Beavercreek officers granted third lawsuit delay


DAYTON — Two Beavercreek police officers named in the John Crawford III civil lawsuit have been granted a third delay in depositions by a federal judge.

U.S. Magistrate Judge Michael Newman made the ruling Friday, granting a 30-day stay of depositions for Beavercreek officer Sean Williams and Sgt. David Darkow. Judge Newman has previously granted two similar 90-day stays for the officers.

The initial request by the officers to delay case discovery proceedings came in relation to an ongoing investigation into Crawford’s death being conducted by the U.S. Department of Justice.

Crawford was shot and killed by Williams in the Beavercreek Wal-Mart Aug. 5, 2014, with Darkow standing nearby. Officers were brought to the store after a 911 caller alerted police to a man waving a rifle at store customers. Police say Crawford was shot after he didn’t respond to their commands to put down the rifle, which was later discovered to be a BB gun he picked up off a store shelf.

While a Greene County grand jury considered the case in September 2014 and declined to return an indictment against the officers involved in the shooting, the two could still potentially face federal charges if the DOJ investigation determined any federal laws had been broken.

“Because the federal criminal investigation remains ongoing, defendants are faced with the impossible and conflicting decision to invoke their Fifth Amendment privilege against self-incrimination and forgo the opportunity to defend themselves in this civil case or waive their privilege and potentially face criminal charges based upon their own testimony in this case,” a document filed by the officers’ legal counsel stated in the initial request for the delay.

According to DOJ spokeswoman Jennifer Thornton, the Crawford investigation remains ongoing.

“… There are no updates that we’re able to report at this time,” she wrote in a Monday email to this newspaper.

In a recent interview, Beavercreek Police Chief Dennis Evers said that Williams remains on administrative assignment.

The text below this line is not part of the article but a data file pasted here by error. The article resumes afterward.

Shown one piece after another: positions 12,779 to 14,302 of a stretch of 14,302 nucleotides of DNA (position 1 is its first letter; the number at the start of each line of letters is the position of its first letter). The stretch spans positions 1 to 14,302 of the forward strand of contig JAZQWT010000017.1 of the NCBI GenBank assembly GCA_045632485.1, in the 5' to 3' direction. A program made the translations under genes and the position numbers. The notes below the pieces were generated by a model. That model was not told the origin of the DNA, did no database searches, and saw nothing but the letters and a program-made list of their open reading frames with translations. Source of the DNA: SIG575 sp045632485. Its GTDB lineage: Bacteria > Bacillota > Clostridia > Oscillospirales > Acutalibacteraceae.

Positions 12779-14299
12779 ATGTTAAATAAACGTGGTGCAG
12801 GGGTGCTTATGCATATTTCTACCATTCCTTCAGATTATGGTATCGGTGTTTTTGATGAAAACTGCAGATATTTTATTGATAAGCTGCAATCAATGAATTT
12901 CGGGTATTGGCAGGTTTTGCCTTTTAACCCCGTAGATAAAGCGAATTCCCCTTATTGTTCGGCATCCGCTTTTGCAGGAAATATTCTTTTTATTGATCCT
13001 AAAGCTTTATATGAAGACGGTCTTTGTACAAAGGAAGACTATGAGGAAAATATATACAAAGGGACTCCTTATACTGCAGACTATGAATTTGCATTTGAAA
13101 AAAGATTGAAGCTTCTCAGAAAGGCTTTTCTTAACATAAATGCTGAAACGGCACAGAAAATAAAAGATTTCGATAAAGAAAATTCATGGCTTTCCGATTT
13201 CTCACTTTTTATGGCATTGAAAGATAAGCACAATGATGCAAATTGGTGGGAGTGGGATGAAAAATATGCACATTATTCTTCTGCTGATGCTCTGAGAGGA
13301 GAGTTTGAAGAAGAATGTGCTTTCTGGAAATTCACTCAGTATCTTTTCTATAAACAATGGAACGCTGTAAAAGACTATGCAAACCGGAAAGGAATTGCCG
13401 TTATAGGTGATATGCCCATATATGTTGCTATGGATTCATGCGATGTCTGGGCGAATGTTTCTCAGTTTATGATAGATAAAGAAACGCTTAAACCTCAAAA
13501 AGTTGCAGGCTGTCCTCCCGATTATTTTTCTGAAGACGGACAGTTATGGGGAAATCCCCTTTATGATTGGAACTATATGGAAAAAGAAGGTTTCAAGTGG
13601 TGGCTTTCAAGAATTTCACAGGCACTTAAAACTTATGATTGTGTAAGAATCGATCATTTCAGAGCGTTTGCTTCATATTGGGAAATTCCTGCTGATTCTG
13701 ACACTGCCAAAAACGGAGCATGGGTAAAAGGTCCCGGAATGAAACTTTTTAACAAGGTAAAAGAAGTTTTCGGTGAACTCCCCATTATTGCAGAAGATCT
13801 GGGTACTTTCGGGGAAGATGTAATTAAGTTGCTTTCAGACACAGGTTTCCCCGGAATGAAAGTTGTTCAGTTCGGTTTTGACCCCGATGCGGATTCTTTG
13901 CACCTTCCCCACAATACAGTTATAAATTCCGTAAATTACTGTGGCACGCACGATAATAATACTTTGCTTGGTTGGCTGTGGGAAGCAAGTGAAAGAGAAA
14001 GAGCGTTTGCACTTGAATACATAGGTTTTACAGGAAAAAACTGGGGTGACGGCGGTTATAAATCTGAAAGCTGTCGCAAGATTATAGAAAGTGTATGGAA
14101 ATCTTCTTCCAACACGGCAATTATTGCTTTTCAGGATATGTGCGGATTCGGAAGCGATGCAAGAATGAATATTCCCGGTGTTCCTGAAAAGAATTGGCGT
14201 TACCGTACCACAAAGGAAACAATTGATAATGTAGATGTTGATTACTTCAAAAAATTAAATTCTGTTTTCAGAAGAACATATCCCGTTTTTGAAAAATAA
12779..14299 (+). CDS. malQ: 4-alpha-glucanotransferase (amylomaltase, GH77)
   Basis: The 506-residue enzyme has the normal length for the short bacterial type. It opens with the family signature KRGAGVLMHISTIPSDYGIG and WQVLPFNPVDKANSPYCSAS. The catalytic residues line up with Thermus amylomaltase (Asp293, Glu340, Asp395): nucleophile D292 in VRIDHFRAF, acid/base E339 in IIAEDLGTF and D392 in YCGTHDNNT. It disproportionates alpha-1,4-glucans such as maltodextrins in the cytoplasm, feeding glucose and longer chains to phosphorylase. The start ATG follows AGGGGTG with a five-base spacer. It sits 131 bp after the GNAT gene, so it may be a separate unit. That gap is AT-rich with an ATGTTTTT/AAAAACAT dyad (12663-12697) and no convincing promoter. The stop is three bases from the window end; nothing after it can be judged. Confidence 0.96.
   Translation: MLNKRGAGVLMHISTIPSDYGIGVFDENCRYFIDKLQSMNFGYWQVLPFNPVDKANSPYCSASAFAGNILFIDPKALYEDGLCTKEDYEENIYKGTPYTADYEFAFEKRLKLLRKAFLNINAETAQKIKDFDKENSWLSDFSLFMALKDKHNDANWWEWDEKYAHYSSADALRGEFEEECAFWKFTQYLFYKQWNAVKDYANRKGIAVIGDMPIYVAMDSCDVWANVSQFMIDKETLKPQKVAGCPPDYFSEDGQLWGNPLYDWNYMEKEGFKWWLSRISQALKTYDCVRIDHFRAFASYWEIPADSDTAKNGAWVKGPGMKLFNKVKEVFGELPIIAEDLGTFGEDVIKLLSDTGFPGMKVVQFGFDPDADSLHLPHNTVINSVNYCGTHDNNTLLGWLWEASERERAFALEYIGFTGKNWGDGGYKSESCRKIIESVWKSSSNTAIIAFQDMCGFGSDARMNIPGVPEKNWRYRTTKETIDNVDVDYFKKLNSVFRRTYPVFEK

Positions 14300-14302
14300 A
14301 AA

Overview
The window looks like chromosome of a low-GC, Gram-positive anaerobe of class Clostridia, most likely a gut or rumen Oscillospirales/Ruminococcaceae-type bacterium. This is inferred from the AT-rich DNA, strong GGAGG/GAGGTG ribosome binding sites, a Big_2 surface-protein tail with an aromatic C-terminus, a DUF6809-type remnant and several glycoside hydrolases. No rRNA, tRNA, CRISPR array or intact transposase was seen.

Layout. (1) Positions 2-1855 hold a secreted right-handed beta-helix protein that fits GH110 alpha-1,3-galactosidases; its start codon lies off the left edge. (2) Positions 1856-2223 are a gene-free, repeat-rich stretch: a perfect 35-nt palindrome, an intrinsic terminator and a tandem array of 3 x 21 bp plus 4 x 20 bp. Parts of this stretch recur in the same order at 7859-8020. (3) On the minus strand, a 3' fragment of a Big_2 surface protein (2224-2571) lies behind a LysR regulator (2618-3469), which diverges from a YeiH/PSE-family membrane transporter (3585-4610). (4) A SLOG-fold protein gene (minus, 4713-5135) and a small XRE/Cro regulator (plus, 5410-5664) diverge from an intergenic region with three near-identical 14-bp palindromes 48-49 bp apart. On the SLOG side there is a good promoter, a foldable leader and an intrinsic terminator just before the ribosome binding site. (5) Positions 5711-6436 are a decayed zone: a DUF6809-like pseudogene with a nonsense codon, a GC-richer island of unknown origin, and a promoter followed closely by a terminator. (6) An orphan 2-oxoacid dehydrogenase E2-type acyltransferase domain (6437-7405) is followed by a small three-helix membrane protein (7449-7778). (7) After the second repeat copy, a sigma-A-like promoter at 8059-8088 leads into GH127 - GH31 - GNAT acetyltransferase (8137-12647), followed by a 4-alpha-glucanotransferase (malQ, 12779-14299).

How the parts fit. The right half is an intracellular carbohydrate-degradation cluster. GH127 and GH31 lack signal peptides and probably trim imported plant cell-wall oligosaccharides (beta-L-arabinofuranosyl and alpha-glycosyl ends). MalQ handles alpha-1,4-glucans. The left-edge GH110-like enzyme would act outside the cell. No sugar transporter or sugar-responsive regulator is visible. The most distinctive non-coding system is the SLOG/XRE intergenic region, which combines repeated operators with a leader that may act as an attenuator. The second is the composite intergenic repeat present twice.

“I could put him back [on the street] and at some point we may have to have that discussion, but right now I’m keeping my commitment I made basically that he would not be in uniform and interacting with the public until all reviews were completed,” he said. “At this point I still intend to keep that.”

Attorneys for the Crawford family have previously argued against the lawsuit delays, noting that the officers had previously made other statements in relation to Crawford’s death. Crawford attorneys have also noted that the two officers are “key” to the case and that “substantial delay can lead to the loss of evidence and documents as well as faded memories that can frustrate plaintiff’s ability to meet their burden of proof.”

Under the previous stay rulings, Crawford attorneys were still allowed to depose other parties in the lawsuit.

The initial civil lawsuit, filed in U.S. District Court in Dayton by members of Crawford’s family, listed 17 counts against the defendants, ranging from assault and battery against the officers directly involved in the shooting, to negligent training and supervision against Evers and the city of Beavercreek, to negligence against Wal-Mart, as well as other charges.

In the lawsuit documents, the family asked for a jury trial and compensatory damages in excess of $75,000.



By Nathan Pilling

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Reach Nathan Pilling at 937-502-4498 or on Twitter @XDGNatePilling.

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